Learn how to give a great teacher interview with tips that’ll help you get that exciting offer.
Whether you’re a fresh graduate or an experienced teacher looking for something new, you’ll likely face the same daunting task standing between you and your dream teaching job: an interview.
Even the most seasoned educators — capable of teaching the quadratic formula to a group of rowdy ninth graders — can find themselves growing nervous at the prospect of an interview.
With a little bit of preparation and our tips and tricks below, you can shake off the nerves and put your best foot forward.
Whether it’s your first job or your fifth, these tips will help you rock your teaching interview and get an offer at your dream school!
Teacher Interview Tip #1: Be Prepared
This one probably goes without saying, but a little homework can make a big difference.
Not only will you be ready for any questions related to the position or the school but you’ll also feel more confident knowing that you have the basics covered.
Before the interview, take a few moments to look over the school website, the position description, and the school’s social media accounts. This will give you factual information about the school and also give you a glimpse into the school’s culture.
The information you learn from your preparation will help prepare you for answering the dreaded interview question: “Why do you want to work here?”
But also, realistically, it’ll help you answer the question for yourself: “Do I really want to work here?”
Teacher Interview Tip #2: Keep Perspective
Interviewing is, at best, a little awkward. At worst, it’s downright anxiety-inducing.
Interviews have a way of making even the best teachers, those who are skilled at speaking in front of a classroom and handling any crisis with confidence, nervous.
It’s important to keep some perspective when your nerves start to take hold, which is easier said than done. Take some time to think about why you’re a great teacher. Think back to a really successful lesson you’ve led or to a student on who you know you made a positive impact.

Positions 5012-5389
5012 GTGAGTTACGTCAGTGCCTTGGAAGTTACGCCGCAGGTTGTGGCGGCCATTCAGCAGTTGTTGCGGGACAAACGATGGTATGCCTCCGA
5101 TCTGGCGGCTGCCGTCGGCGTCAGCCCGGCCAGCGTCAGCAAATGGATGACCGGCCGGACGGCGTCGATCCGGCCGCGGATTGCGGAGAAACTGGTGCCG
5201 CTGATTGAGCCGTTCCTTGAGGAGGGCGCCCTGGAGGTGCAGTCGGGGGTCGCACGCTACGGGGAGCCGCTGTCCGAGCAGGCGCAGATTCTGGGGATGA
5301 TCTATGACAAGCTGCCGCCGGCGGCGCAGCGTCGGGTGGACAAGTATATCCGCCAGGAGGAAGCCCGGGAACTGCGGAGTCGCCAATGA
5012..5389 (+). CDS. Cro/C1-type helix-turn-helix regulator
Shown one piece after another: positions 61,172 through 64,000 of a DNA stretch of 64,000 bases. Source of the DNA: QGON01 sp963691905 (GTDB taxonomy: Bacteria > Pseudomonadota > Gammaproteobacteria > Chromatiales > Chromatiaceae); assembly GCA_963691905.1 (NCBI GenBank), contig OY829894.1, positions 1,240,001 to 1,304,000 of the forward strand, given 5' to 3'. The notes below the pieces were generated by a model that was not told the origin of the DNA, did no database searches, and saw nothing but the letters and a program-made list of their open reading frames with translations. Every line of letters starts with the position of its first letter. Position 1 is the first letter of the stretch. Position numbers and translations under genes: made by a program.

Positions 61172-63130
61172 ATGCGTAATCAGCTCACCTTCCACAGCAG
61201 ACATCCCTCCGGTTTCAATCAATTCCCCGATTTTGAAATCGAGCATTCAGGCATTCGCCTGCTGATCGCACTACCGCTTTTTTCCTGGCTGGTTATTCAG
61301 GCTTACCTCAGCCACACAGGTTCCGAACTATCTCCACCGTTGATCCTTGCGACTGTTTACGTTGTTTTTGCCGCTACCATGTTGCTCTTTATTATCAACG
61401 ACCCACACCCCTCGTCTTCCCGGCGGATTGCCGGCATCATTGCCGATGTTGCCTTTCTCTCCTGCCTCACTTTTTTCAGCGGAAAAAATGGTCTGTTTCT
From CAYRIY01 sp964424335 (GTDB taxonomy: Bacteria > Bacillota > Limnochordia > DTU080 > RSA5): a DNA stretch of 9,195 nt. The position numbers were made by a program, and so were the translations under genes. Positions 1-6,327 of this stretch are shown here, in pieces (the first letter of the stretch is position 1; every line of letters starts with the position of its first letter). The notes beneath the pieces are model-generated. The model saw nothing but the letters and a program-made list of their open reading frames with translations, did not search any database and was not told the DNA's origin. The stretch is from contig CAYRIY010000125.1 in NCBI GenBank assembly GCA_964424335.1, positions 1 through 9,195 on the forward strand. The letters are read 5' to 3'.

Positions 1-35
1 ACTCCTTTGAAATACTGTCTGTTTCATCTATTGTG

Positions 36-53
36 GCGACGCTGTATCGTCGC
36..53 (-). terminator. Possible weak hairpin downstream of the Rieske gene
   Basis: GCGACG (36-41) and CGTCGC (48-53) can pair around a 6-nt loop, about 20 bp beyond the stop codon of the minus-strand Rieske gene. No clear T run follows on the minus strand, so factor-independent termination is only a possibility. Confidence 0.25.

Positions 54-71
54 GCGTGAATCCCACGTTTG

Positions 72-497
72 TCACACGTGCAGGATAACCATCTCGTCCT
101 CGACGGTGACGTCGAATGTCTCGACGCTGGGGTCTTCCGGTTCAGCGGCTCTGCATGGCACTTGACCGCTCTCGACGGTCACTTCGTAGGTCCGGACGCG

Realize that these experiences and skills will make you a valuable asset to any school. They just need to realize it too!
Another interview strategy is to try and remember that the interviewer is likely just as uncomfortable and nervous as you are. They’re the one with an open position they need to fill before the school year starts, and they’re hoping you’re the perfect person for the job. They’re rooting for you and want you to succeed.
If you’re the right fit, they get to check a high-stress to-do item off their list and stop interviewing for this role!
Keep in mind that this interview is as much for you as it is for your new employer. You want to make sure that the school is a good fit for you and part of that process is allowing yourself to be yourself, nerves and all!
If an interviewer doesn’t empathize with the fact that most interviewees are likely a little nervous, that is a sign that this probably isn’t a great place to work.
Teacher Interview Tip #3: Practice Makes Perfect
Most people know to practice before an interview with a friend or family member, but they don’t know that they can practice everything else too!